This ancient story is designed to teach us about relationships. When we are selfish and deceitful, our relationships crumble.  When we put ourselves first (position) and think only about the pleasure we might have in deceiving our spouse, the price we will pay is the bronken trust in the relationship. Broken trust creates distance and kills intimacy. Instead of coming immediately to apologize and make amends, we often try to hide and cover up what we have done. Sometimes, it is because we intend to continue to do what we have done again and again.

We live with the illusion that our spouse will not know. Eventually, our spouse discovers who we are, what we have become, and what we are doing, and the damage is done.  When our spouse finds out, we often make excuses.  We don’t take responsibility.  We deny we have done anything wrong.  We even blame our spouse for our actions.  Sound familiar?

Sometimes, we acknowledge we were wrong.  We apologize.  We confess our wrongs to our spouse and to God.  We do what’s necessary to repair the damage.  Sometimes too much damage has been done.  One thing is for sure: love fades when trust is broken.

If the relationship is to be repaired, it requires humility, repentance (turning around of one’s actions), and time to show that one’s repentance is genuine.  It requires grace, forgiveness, and time to heal by the one whose trust was broken.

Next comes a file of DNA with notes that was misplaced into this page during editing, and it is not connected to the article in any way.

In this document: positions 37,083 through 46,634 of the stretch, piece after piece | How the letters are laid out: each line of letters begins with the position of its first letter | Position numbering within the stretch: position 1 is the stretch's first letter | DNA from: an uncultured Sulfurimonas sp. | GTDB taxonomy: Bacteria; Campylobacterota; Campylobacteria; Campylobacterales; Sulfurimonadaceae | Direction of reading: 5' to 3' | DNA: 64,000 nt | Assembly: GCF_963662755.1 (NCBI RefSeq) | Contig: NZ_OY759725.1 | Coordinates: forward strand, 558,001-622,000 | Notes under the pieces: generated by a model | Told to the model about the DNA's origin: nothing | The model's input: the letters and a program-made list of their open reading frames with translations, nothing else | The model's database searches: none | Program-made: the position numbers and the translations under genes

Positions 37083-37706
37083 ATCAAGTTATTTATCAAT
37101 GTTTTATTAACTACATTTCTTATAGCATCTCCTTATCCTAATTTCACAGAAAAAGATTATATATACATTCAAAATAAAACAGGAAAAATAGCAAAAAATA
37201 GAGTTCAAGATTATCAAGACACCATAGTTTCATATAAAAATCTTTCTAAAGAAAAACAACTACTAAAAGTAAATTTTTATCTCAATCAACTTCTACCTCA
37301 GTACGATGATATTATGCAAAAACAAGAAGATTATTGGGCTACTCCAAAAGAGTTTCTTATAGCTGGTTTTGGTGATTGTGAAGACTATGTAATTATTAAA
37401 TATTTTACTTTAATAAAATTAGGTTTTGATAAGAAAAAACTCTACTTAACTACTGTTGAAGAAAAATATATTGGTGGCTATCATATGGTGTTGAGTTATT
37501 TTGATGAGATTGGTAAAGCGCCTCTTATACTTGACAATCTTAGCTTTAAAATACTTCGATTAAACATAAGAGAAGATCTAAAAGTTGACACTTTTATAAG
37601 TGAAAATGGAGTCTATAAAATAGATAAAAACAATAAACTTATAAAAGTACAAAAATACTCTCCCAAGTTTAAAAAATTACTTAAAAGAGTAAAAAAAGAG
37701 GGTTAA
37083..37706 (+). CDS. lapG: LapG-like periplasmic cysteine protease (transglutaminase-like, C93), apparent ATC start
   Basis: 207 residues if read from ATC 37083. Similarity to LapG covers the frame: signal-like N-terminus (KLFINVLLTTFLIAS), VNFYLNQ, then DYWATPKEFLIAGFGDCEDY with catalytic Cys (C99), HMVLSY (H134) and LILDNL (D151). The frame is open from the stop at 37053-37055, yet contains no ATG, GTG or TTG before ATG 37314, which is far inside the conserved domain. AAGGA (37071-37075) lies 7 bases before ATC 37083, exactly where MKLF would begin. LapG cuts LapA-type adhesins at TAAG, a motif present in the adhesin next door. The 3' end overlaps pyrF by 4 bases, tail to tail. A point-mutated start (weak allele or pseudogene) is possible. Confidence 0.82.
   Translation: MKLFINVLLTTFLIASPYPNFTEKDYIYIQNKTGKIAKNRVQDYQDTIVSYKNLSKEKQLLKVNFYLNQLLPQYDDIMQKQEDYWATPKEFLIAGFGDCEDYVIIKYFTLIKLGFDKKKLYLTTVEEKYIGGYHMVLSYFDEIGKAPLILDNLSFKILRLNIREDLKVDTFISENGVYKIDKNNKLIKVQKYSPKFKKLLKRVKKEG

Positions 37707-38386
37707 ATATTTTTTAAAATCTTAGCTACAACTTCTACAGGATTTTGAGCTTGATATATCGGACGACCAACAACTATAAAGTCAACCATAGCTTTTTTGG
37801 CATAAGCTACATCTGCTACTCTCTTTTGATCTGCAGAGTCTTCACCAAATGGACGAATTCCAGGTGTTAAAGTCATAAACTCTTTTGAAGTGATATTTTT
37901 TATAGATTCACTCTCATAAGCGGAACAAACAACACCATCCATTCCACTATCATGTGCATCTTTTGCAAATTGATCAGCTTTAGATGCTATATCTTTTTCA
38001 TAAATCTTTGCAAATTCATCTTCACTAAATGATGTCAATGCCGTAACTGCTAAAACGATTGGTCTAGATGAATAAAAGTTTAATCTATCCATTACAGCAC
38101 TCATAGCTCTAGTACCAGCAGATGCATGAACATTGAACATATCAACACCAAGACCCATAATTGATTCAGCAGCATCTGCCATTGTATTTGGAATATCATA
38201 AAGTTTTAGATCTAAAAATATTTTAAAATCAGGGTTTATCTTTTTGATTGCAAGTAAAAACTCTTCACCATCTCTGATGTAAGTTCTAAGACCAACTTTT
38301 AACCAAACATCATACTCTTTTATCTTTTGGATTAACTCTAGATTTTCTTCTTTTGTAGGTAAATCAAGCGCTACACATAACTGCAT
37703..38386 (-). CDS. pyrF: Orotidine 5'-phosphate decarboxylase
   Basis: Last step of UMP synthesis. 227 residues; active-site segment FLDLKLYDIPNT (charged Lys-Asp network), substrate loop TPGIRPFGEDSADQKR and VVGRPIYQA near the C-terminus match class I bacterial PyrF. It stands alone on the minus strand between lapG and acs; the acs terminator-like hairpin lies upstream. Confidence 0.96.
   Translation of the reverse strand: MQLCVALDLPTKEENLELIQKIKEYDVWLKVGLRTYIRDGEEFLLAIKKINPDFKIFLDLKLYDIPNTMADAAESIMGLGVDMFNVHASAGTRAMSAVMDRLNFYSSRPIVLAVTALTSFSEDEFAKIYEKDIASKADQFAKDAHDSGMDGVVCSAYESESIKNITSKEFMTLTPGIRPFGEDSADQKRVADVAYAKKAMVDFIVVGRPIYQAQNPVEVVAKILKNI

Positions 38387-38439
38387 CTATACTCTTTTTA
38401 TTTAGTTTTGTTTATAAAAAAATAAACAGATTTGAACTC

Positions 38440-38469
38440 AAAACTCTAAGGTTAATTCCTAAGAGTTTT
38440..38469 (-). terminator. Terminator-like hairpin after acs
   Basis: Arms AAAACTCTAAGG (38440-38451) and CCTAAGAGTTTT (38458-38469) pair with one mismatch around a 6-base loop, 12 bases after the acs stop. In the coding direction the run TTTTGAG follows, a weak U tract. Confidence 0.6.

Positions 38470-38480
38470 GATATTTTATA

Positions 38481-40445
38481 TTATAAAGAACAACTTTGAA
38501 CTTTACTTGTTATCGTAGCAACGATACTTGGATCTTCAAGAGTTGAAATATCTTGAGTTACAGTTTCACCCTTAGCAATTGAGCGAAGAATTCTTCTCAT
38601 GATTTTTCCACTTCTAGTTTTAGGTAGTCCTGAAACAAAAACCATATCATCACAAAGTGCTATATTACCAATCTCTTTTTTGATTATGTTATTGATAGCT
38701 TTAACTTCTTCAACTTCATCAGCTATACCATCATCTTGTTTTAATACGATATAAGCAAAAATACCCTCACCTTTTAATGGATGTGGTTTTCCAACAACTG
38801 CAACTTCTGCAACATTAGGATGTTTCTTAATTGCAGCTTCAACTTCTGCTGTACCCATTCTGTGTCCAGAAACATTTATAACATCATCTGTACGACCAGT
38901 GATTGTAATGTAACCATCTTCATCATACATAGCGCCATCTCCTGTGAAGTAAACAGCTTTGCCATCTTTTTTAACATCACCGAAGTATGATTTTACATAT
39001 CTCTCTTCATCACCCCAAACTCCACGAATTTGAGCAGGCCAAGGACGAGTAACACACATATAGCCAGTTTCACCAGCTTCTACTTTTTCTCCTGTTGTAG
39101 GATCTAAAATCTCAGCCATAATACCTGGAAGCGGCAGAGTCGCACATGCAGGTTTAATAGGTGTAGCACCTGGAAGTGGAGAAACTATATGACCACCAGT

If you are in a relationship with someone you love, love always trusts.  When tempted to deceive, remember the deep consequences that come from breaking the trust of your partner.  If you break your partner’s trust, the sooner you confess and seek forgiveness and reconciliation, the less damage that is done.  The longer you hide what you’ve done, the deeper the divide will be when your wrongdoing is discovered.  You cannot hide forever.  And even if you could, you can’t hide from God.  And you have to live with yourself.

[1] https://www.barna.com/research/porn-in-the-digital-age-new-research-reveals-10-trends/